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Why I'll Vote for Dwight Evans
If you begin reading this with the assumption that nothing I could say would be able to convince you that Dwight Evans is the most qualified man to serve in City Hall, you might as well click to the next thread. Unlike many of the posters here, I am not going to tell you that my candidate is perfect, and yours is not. I’m not going to say that my candidate has the best plan for every single issue hurting Philadelphia, because quite honestly he doesn’t. What I am going to proudly say is that he is in my young philadelphian political opinion and without question the most qualified to be Mayor, and has the experience, charisma, and ideas to lead the city out of a difficult time in our history. My intention with this post is simple: before this election concludes next week, it needs to be known that Dwight Evans is a hardworking, dedicated, and humble public servant, and would make our city proud as Mayor.
Now I am no fool, I know what the polls say and most likely what will happen. While I think the media’s direct influence over the campaign has crippled Dwight’s ability to connect with undecided voters, I’m not going to take anything away from the frontrunners in this post, despite having my own opinions, which I have shared from time to time.
The first time I met Dwight Evans was in 2001 as a student body president for a university in PA. We went to see Rep. Evans to seek his support for increasing state appropriations to avoid costly tuition increases that would widen the knowledge gap based on income and, race. He sat and focused the entire time I spoke, allowing me go through my carefully prepared “schpiel”, which was complete with excel charts and fancy literature. After I was finished, I asked for his thoughts, he replied, “I’m sorry, I can’t help you.” I said, “Excuse me?” He replied (and I paraphrase from what I can remember of our convo, it was 6 years ago) “I know the knowledge gap exists but what kind of person would I be if I told my parents in NW Philadelphia that it was ok to give more money to a multi-billion dollar institution, while their children don’t have access to a simple textbook or functioning toilet at school?” What do you say to that? I’m sure if I had a bit more experience as a lobbyist, I would have had something snappy, but I knew from that moment that while I was furious at him for making me look foolish in front of the group, he had a point, and his heart was where it needed to be. Anyone who knows Dwight knows that unlike many other local elected officials, you don’t need to worry about whether his heart and mind are in the right place, it’s just always been a given.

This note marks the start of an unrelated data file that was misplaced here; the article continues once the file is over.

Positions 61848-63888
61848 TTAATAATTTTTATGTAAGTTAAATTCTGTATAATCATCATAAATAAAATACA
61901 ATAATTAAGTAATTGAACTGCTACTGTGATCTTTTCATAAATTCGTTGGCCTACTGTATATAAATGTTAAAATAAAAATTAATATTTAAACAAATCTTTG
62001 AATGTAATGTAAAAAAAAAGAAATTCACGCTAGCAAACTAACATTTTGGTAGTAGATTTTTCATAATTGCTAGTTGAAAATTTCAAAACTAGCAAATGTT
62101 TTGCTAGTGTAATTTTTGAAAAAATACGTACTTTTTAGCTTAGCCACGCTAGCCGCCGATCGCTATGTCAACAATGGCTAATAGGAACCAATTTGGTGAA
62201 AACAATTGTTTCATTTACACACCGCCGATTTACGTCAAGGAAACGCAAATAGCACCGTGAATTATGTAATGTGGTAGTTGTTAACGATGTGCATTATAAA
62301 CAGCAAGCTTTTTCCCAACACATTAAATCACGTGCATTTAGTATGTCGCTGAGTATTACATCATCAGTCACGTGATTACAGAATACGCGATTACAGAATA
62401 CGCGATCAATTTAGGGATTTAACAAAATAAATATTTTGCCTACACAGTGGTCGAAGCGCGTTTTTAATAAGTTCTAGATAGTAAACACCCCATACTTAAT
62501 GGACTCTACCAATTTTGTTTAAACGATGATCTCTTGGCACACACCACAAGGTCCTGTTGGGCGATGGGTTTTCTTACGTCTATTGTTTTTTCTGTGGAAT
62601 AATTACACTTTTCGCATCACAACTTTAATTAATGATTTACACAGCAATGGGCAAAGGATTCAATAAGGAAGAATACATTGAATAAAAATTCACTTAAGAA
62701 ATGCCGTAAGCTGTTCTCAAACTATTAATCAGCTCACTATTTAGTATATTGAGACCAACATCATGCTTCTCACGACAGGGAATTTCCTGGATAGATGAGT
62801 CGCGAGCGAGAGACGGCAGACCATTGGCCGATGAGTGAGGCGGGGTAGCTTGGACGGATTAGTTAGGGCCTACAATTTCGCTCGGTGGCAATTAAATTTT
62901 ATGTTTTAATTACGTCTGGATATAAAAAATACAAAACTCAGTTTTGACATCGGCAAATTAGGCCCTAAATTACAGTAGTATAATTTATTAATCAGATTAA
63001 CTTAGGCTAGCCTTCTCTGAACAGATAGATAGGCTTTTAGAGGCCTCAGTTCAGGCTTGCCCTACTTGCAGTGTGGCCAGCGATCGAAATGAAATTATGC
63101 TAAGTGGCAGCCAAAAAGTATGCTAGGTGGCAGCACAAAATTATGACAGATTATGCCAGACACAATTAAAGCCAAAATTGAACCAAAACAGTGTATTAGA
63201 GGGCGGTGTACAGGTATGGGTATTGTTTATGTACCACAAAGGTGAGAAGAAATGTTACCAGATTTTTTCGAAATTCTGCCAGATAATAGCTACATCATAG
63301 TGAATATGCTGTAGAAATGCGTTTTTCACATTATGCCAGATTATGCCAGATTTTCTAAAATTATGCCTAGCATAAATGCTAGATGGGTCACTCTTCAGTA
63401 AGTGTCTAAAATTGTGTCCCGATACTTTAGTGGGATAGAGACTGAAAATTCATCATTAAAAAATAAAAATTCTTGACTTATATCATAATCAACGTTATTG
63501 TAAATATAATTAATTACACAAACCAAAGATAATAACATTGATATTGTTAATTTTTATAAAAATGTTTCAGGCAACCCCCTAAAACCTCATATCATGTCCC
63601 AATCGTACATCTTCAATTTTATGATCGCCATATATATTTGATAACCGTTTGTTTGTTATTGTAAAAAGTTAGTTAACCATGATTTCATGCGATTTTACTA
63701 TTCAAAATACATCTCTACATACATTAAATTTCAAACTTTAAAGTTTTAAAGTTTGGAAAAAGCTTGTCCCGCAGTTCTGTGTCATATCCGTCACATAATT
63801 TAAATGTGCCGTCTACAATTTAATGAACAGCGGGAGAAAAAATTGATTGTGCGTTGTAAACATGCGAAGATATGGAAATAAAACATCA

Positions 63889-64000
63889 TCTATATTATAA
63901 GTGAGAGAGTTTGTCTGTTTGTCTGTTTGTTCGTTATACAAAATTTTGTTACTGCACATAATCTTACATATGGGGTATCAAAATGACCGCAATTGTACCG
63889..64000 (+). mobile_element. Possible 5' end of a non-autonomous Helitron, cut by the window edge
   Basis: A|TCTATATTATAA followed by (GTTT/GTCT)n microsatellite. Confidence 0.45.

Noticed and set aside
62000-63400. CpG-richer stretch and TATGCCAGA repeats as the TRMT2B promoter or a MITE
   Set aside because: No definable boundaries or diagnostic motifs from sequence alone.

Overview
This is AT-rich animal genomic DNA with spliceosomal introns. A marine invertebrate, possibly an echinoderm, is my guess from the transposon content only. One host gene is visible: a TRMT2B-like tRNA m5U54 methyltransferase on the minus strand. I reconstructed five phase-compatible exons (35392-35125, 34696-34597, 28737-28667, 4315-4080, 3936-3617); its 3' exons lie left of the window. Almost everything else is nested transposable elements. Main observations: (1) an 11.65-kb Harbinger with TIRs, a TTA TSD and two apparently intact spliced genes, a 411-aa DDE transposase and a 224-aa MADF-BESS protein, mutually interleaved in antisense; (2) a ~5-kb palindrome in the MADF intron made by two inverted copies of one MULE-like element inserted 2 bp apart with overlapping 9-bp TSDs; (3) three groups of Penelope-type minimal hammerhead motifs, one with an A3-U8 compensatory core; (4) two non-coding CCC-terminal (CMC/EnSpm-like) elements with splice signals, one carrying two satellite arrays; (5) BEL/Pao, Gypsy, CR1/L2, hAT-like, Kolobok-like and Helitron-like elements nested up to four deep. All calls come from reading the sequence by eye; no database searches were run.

A few years earlier, Dwight helped engineer the state’s charter school laws. Excuse me?! School choice?! Doesn’t that go against every fundamental education belief of the progressive movement? I came to understand down the road that the issue for Dwight wasn’t taking money away from public schools and redirecting them to charters. It was about giving working parents more choices, so that while the Philadelphia School District needed and still needs massive reform, parents had a few options available to them if they were dissatisfied with what the public schools had to offer. To some extent, I still partly disagree with this, but I have come to respect his rationale that just because urban parents with limited incomes live in the 7th largest district in the nation, their tax dollars should still be able to get them access to whatever education they felt was best for their child. Agree or disagree, it was an unpopular decision Dwight made knowing that the political fallout was meaningless compared to the idea that parents who wanted more of a stake in their child’s education might now have that freedom.